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Shutterstock.com (sky background); Paul Cooper/Contour by Getty Images (Sky smiling); Sean M. Haffey/Getty Images (Sky white helmet)

Reaching New Heights

A young skateboarding star talks about her favorite sport and her dreams for the future.

As You Read, Think About: What are some adjectives you would use to describe Sky Brown?

Jonny Weeks/Guardian/eyevine/Redux

At a California skate park, 11-year-old Sky Brown zips back and forth across a U-shaped ramp. Suddenly, she launches herself into the air from the top of the ramp. She clutches the skateboard under her feet with her left hand and spins around one-and-a-half times. Then she lands gracefully back on the concrete ramp. 

That trick, known as a frontside 540, is one of the most challenging stunts in skateboarding. But Sky makes it look easy. Though she’s still in middle school, the young phenom is one of the top skaters in the world—and she has big plans for her future.

Eleven-year-old Sky Brown zips back and forth across a U-shaped ramp. She is at a skate park in California. Suddenly, she launches herself into the air from the top of the ramp. She clutches the skateboard under her feet with her left hand and spins around one-and-a-half times. Then she lands gracefully back on the concrete ramp.

That trick is known as a frontside 540. It is one of the most challenging stunts in skateboarding. But Sky makes it look easy. She’s still in middle school. But the young phenom is one of the top skaters in the world. And she has big plans for her future.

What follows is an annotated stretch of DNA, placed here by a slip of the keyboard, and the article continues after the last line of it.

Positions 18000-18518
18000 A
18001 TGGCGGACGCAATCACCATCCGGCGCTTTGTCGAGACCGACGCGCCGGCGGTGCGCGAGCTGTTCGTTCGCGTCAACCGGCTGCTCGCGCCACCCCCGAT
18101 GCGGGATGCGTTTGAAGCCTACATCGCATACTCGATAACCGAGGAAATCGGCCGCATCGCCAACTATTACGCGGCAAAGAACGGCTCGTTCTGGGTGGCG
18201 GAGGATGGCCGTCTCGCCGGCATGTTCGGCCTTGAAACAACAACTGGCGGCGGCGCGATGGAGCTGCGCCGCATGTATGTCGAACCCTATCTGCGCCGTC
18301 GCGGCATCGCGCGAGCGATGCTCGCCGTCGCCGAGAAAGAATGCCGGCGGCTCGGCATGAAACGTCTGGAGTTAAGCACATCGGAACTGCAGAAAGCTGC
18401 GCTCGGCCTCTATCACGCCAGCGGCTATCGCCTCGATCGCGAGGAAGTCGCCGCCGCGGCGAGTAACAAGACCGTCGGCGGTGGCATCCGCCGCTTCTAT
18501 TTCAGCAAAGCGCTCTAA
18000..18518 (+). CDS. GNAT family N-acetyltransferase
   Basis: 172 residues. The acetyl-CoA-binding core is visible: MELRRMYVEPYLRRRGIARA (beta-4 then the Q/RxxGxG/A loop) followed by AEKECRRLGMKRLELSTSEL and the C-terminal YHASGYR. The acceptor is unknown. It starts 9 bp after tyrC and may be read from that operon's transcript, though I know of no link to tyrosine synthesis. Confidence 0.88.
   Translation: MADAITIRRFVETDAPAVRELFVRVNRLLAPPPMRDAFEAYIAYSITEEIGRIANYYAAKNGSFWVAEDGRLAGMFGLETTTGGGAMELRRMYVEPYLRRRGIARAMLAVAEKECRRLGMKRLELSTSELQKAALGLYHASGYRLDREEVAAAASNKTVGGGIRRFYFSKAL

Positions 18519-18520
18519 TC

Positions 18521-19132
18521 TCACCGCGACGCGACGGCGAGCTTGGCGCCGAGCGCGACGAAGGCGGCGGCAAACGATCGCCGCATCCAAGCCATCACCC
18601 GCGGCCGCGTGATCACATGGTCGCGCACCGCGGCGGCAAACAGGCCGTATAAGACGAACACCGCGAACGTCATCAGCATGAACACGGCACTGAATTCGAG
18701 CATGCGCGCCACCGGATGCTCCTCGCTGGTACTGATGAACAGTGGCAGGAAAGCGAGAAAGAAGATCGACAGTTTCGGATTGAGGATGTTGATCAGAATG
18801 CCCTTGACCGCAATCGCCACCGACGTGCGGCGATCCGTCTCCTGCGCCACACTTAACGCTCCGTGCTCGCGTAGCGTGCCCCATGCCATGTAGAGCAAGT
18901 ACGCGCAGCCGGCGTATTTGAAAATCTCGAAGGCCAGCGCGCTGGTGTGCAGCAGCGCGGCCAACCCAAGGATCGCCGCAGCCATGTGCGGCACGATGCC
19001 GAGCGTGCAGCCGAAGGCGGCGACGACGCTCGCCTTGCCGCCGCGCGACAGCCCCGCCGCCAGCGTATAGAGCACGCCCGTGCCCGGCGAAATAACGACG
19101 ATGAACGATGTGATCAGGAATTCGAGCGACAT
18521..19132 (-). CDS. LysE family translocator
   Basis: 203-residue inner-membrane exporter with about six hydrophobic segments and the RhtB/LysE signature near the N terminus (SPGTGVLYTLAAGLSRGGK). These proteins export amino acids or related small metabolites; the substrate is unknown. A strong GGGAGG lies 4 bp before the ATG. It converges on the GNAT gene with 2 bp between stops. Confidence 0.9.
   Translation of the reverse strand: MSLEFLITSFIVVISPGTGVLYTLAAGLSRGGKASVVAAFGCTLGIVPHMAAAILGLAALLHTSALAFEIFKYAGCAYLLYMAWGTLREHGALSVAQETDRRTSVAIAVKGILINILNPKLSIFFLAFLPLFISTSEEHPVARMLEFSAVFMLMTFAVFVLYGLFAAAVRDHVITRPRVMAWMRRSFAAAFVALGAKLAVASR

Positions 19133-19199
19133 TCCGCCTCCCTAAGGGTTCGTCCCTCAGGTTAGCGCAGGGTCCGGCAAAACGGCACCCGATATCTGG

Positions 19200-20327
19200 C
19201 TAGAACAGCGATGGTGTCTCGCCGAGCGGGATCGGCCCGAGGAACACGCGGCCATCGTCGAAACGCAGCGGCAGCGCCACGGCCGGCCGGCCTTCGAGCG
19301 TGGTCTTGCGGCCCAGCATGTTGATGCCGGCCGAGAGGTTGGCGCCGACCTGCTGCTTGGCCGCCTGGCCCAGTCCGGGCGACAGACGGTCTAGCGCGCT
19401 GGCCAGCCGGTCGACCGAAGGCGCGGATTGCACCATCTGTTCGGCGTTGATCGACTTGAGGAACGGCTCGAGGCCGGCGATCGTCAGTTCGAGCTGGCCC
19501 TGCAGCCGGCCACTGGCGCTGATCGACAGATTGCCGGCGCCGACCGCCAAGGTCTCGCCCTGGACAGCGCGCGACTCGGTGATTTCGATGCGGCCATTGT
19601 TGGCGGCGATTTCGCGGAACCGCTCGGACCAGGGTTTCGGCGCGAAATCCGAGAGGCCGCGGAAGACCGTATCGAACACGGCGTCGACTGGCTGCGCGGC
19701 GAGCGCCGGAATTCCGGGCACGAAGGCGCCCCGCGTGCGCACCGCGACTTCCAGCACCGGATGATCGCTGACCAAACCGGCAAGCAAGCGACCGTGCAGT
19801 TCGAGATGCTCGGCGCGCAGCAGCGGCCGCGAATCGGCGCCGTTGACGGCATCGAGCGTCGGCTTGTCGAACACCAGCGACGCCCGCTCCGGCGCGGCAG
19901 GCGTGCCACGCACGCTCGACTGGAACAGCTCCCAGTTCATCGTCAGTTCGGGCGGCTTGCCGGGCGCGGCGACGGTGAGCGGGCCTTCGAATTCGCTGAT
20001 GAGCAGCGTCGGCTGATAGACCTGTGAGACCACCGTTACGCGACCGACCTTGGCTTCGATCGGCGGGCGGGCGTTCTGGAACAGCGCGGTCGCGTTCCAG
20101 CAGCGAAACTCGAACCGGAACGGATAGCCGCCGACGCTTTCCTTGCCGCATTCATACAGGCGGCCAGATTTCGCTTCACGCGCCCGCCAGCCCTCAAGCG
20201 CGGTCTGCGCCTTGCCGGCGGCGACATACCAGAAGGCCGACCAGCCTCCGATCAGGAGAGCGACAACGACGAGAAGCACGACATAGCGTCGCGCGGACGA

Born to Skate

Sky’s dad is from Great Britain and her mom is from Japan, so Sky is a citizen of both countries. She was born in Japan, where she started learning to skateboard when she was just 2 years old. She didn’t have to go far—her family had a small skating ramp in the yard.

“My dad was always skating, and I wanted to get on a board just like him!” Sky says. “I’m sure I fell a lot in the beginning.”

Before long, it was clear that Sky had incredible talent. When she was 7, she began skating in competitions that have taken her around the world. At these events, skaters are given scores based on the difficulty and number of tricks they complete.

Last September, Sky wowed the crowds—and the judges—at the Skateboarding World Championships in Brazil. She won a bronze medal, finishing ahead of many skaters who were much older than she is.

Sky’s dad is from Great Britain, and her mom is from Japan. That means Sky is a citizen of both countries. She was born in Japan, where she started learning to skateboard when she was just 2 years old. She didn’t have to go far. Her family had a small skating ramp in the yard.

“My dad was always skating, and I wanted to get on a board just like him!” Sky says. “I’m sure I fell a lot in the beginning.”

Before long, it was clear that Sky had incredible talent. When she was 7, she began skating in competitions. They have taken her around the world. At these events, skaters are given scores based on the difficulty and number of tricks they complete.

Last September, Sky wowed the crowds at the Skateboarding World Championships in Brazil. She also wowed the judges. Sky won a bronze medal. She finished ahead of many skaters who were much older than she is.

For the Fun of It

Jonny Weeks/Guardian/eyevine/Redux